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Manufacturing Software Deep Dive – History & Market Dynamics

We at Bowery Capital released the 2016 edition of Opportunities In Vertical Software in November, which laid out our point of view on ten specific verticals and the potential for various software solutions to dominate each of these ten verticals in the coming years. For ten weeks, we are releasing content focused around the impact of software on these ten industries. We covered the  Healthcare vertical last week. For our seventh week, we feature the Manufacturing vertical. Our first post discusses manufacturing software and in particular the market history and dynamics of software on the vertical.

History of Manufacturing Industry Software

The manufacturing software industry really took shape in 1960’s and 1970’s as software began to innovate in the space. Companies in the 1960’s began to aggressively adopt mainframe computers and stemming from this adoption, manufacturers were able to move their financial accounting and inventory management functions from paper to software based approaches. The major ERP players Lawson, Baan, and SAP were founded in the 1970’s: SAP, was founded by four former IBM engineers, and has become today’s largest enterprise software vendor. SAP’s first product was called SAP R/98 and it offered a centralized data storage system, for better maintenance of data. The company went public in 1988 and has recently acquired several companies selling cloud-based products, showing their interest in a shift to the cloud. Lawson, founded in 1975, created software focused on providing business with software application for functions such as finance, supply chain management, and procurement. Lawson was eventually acquired by an ERP rival, Infor for $2B in 2011. Baan was founded in 1978, and went public in 1995, and was one of the most widely used software platforms during the late 1980’s ad early 1990’s. However, in 1998, it was found that the companies’ management exaggerated their revenues and they were eventually sold to SSA Global Technologies in 2003. Infor then acquired SSA in 2006. In the early 2000’s we saw an uptick in mergers in the ERP market. The first major deal was PeopleSoft’s acquisition of JD Edwards in 2003, and afterword, Oracle’s bid to acquire PeopleSoft in 2005. Oracle acquired roughly 30 companies around that time and Sage Software acquired 40. Sage was founded in 1981 and went public in 1989, and is currently one of the leaders in the ERP market, which includes Infor, SAP, NetSuite, and Oracle.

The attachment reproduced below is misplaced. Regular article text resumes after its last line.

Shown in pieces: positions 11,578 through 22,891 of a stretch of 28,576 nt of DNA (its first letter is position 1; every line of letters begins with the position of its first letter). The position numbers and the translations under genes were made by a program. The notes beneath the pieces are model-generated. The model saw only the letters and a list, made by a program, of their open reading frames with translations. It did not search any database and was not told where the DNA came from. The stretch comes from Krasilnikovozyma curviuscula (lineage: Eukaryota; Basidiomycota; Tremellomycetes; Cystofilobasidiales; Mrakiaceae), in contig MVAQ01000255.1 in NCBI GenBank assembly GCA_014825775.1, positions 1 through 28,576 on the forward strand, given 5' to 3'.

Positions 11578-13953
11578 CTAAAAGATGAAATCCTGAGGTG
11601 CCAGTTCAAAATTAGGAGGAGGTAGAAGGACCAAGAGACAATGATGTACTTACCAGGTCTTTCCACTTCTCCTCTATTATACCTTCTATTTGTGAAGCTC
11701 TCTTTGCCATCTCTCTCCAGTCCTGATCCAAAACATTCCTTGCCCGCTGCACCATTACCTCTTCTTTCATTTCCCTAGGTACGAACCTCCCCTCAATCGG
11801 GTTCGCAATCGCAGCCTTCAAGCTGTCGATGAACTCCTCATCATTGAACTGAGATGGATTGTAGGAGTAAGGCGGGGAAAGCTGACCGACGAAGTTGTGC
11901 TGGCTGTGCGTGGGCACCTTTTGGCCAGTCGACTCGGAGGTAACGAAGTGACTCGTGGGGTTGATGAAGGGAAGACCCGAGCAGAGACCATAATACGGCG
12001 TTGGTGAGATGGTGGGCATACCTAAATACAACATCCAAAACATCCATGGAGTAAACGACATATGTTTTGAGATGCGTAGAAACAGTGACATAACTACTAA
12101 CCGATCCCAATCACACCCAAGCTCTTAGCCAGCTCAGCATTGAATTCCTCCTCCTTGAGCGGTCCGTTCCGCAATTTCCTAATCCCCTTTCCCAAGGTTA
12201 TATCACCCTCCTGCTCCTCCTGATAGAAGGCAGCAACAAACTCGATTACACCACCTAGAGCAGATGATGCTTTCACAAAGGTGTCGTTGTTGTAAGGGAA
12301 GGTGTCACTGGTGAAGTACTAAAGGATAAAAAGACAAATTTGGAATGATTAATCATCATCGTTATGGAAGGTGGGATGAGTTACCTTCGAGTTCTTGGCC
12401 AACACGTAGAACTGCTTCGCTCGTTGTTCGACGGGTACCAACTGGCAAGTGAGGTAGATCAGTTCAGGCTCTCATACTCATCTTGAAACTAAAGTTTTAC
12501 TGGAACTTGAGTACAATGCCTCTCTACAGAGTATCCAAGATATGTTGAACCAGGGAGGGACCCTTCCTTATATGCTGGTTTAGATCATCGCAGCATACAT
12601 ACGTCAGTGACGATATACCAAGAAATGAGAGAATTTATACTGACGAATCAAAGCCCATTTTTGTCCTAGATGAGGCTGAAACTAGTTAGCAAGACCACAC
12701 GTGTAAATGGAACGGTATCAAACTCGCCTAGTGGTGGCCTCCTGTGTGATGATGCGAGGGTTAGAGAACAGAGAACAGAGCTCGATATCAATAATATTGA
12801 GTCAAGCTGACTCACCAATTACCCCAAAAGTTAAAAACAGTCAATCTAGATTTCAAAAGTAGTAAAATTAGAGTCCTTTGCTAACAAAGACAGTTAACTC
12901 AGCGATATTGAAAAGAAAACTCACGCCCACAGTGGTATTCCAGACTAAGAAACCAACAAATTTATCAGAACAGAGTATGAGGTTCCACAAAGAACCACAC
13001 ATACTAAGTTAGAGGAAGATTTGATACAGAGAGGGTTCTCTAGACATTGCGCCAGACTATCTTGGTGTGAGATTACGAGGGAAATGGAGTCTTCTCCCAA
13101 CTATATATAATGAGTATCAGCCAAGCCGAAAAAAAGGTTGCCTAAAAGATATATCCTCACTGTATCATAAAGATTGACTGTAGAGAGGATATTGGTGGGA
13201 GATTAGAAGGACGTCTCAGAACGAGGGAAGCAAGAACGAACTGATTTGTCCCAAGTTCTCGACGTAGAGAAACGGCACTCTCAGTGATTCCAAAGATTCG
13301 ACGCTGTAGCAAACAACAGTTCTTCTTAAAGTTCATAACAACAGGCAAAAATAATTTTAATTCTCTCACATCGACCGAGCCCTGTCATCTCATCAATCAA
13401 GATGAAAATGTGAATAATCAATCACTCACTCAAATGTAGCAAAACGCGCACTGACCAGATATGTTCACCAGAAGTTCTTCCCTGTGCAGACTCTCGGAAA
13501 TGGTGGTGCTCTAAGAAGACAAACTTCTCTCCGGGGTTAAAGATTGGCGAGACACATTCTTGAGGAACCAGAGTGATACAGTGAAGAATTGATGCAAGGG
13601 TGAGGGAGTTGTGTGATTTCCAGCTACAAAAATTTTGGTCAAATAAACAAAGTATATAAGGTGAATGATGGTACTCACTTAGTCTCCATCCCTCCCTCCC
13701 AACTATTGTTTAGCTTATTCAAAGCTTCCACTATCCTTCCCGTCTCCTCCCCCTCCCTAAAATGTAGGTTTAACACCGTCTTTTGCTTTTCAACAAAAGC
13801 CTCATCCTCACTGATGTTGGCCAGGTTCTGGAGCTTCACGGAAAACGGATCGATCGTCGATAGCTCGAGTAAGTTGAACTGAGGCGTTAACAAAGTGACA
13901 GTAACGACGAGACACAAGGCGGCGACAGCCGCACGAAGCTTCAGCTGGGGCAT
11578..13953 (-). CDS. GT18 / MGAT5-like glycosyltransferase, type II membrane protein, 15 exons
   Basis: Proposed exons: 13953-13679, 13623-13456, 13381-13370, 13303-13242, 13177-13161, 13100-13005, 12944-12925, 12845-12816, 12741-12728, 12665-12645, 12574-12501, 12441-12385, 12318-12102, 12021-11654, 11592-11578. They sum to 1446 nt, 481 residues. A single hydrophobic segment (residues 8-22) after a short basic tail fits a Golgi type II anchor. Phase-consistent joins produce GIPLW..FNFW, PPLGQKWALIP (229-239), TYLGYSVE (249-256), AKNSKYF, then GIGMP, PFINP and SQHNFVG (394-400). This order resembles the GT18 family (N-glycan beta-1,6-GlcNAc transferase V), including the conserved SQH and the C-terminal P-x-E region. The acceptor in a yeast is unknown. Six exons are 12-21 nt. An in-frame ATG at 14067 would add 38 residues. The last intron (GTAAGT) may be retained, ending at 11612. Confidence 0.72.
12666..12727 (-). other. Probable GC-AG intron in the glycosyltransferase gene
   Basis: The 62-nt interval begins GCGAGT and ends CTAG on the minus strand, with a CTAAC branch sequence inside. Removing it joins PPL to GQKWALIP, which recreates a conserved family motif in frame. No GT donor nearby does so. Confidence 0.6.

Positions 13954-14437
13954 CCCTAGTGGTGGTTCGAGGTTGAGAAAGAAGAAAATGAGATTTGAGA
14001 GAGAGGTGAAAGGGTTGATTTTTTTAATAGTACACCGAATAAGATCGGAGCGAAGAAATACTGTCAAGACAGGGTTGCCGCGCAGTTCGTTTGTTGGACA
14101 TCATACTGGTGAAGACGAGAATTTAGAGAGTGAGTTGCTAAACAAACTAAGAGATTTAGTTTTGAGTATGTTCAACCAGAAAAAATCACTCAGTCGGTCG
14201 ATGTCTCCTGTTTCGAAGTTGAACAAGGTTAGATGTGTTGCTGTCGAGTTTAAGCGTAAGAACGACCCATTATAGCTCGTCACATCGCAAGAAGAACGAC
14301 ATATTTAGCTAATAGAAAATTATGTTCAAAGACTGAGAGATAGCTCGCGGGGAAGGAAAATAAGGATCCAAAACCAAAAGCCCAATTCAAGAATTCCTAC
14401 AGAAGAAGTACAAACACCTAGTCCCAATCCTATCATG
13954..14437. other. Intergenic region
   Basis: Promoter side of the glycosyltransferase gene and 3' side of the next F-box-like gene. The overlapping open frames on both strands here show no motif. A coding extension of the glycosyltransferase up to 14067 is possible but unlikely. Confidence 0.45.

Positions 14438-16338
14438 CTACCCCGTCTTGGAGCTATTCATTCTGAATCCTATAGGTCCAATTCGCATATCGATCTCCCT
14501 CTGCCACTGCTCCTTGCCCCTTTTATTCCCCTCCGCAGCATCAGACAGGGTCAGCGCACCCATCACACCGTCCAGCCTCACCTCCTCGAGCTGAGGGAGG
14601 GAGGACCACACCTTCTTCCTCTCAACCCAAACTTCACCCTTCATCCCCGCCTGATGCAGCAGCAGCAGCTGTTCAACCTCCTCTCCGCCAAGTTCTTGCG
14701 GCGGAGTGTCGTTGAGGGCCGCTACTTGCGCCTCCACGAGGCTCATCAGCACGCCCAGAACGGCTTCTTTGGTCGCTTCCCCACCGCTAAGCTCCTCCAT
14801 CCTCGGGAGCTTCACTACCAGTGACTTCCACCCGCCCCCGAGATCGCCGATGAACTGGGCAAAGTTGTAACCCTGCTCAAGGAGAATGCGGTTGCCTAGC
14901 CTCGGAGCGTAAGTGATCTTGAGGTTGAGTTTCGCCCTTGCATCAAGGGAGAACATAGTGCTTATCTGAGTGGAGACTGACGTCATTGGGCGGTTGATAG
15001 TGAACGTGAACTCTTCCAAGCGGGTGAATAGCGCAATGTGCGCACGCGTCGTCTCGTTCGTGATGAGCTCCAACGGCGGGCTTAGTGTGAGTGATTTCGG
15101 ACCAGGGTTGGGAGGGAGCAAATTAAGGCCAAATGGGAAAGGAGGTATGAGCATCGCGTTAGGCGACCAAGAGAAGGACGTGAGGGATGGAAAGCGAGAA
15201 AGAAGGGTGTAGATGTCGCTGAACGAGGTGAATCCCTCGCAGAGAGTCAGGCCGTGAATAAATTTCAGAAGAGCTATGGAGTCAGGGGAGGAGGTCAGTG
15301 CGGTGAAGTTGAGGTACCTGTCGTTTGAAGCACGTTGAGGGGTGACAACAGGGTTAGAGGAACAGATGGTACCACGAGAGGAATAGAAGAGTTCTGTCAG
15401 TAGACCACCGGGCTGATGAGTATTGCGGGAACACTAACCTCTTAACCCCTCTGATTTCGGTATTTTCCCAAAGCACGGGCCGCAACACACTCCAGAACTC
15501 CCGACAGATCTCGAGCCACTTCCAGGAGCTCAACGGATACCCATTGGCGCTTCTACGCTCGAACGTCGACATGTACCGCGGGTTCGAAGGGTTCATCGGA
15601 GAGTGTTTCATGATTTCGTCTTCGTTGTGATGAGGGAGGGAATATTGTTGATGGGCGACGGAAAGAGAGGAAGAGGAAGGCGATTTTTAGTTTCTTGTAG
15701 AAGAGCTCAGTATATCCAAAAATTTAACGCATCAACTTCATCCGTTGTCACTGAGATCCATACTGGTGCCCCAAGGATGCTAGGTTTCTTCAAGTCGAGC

Market Dynamics Of Manufacturing Industry Software

Opportunities in manufacturing software look promising in the upcoming years. Demand for ERP software has been forecasted to experience tremendous growth over the next few years. According to a Grand View Research report the ERP software market is expected to be worth $48B in 2022, with an estimated CAGR exceeding 7%. On-premise ERP software still makes up a majority of the software used by manufacturers, with over 60% of total revenue in 2014 being attributed to on-premise. However, cloud software is catching up as more companies make the shift to lower their infrastructure cost, On the negative side, many buyers are still hesitant on shifting their software to the cloud, and instead prefer benefits offered by on-premise software such as higher control of their organizational data and reduction in dependency on third party vendors. That said, funding going into manufacturing technology is seeing a steady increase and has grown from $30.6MM in 2014 to 40.4MM in 2015. All in, this remains a very large and open market for the next crop of founders building software companies in this space.

Make sure to check out the 2016 edition of Opportunities In Vertical Software for the full report and we will be back tomorrow with some more information on the Manufacturing industry and the software that powers it.

Michael Brown
Michael Brown

<p>Michael is the Managing Partner at Bowery Capital based in New York. Prior to Bowery Capital, Brown co-founded AOL Ventures and led investments in over 30 companies primarily focused around the next generation of CMO and CTO spend. Before AOL Ventures, Michael worked for the investment arm of Richard Branson’s Virgin Group, helping to invest capital in early stage internet startups on behalf of the British entrepreneur. He began his career at Morgan Stanley. Outside of his professional life Brown serves on the Board of Directors of the National Forest Foundation and co-chairs the Columbia College Young Leaders Council. Michael holds an undergraduate degree from Columbia University.</p>